The US government has shut down due to a lack of funding. The Republican-controlled Senate had until midnight (5am UK time) to pass a spending bill, but they needed the Democrats to support it.
Republicans only have 51 seats in the 100-member chamber. They needed 60 votes to pass the package. Both sides are blaming each other for the stalemate.
Why can they not agree?
Democrats are demanding help for "Dreamers", more than 700,000 immigrants who entered the US illegally as children.
Last year Mr Trump ordered the Obama-era Deferred Action for Childhood Arrivals (DACA) programme, which shielded Dreamers from deportation, to end in March.
Republicans have tried to persuade Democrats to back their bill by offering a six-year extension to the Children's Health Insurance Program (CHIP), which benefits lower-income families.
WATCH LIVE: U.S. Senate votes on the verge of a government shutdown
US government in shutdown after Senate fails to pass new budget
As the US government shuts down, Sky News' US Correspondent Cordelia Lynch explains the reasons for the deadlock and how it could affect America.
A shutdown is looking increasingly possible. After a closed-door meeting with President Trump, Democratic leader Senator Schumer said: "We made some progress, but we still have a good number of disagreements. The discussions will continue."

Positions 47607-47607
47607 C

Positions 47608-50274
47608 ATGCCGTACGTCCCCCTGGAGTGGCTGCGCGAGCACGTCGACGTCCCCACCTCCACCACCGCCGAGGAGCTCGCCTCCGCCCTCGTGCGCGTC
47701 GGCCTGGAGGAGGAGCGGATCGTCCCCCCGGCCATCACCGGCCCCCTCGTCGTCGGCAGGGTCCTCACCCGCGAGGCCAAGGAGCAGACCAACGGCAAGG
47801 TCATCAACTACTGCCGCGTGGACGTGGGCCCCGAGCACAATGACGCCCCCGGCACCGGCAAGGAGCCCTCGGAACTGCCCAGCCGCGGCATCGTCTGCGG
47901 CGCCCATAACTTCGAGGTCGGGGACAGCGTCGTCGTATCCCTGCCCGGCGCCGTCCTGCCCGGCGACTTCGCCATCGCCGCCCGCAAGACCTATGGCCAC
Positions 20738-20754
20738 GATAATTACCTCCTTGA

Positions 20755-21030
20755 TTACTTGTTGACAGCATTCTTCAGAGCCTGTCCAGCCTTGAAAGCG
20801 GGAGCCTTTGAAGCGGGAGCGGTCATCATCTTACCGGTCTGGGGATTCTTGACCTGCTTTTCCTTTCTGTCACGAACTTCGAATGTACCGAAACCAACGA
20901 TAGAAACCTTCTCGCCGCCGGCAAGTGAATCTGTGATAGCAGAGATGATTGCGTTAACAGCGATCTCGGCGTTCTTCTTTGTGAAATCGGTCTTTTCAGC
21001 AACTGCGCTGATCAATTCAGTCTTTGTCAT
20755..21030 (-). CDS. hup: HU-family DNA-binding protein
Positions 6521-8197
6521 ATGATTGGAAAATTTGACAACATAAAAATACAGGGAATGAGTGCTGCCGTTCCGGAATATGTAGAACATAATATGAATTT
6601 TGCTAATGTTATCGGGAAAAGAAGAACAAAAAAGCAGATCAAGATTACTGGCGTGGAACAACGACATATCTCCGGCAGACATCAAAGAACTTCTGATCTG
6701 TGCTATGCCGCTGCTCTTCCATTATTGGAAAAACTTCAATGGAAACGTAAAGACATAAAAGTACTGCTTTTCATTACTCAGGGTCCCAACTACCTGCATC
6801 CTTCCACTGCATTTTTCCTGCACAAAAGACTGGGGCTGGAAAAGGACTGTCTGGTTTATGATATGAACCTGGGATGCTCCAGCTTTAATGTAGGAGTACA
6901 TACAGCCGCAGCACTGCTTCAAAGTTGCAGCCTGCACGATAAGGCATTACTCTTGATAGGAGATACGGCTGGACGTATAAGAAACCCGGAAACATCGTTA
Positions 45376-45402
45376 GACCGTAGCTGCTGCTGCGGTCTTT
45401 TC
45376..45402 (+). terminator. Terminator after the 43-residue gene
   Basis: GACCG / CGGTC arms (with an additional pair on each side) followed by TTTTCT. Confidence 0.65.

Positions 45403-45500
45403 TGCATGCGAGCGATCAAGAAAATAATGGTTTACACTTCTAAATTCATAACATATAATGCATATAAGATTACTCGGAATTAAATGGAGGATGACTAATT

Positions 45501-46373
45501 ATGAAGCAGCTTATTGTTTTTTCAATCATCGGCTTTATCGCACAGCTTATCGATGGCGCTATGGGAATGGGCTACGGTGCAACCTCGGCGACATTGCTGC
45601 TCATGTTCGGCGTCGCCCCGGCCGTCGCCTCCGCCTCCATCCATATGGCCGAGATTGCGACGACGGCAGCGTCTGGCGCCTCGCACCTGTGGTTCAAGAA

Senate Minority Leader Chuck Schumer (D-NY) returns to the U.S. Capitol after meeting with U.S. President Donald Trump on the looming threat of a federal government shutdown January 19, 2018, in Washington, DC. Congress continues to…
:: Which services will be affected?
Hundreds of thousands of US government defense workers, park rangers and business regulators could be temporarily out of work.
Vital services will still be provided by law enforcement, immigration officers, the central bank, veterans' hospitals and the military.
But a large number of civilians in both departments, including about three-quarters of the roughly 740,000 civilians who work for the Pentagon, will stay home.
White HouseAccording to the current plan, national parks, and museums will remain open.
:: What does President Trump say?
The president caused confusion on Thursday morning when he tweeted: "CHIP should be part of a long-term solution, not a 30 Day, or short-term, extension!".
His tweet appeared to contradict his own party's strategy. A White House spokesperson then issued a clarification stating that Mr. Trump did actually support the House measure.
At the Pentagon, the President told reporters the government "could very well" shut down. He warned that the consequences of a shutdown would be "devastating".
Has it happened before?
Unless a deal is reached the US Government could shut down
Yes. During the two-week shutdown in October 2013, around 800,000 workers were granted leave.
This time, the American Federation of Government Employees estimates about 850,000 workers, out of a total 3.5 million, could be told to stay home without pay until Congress reaches an agreement.
:: How could it be resolved?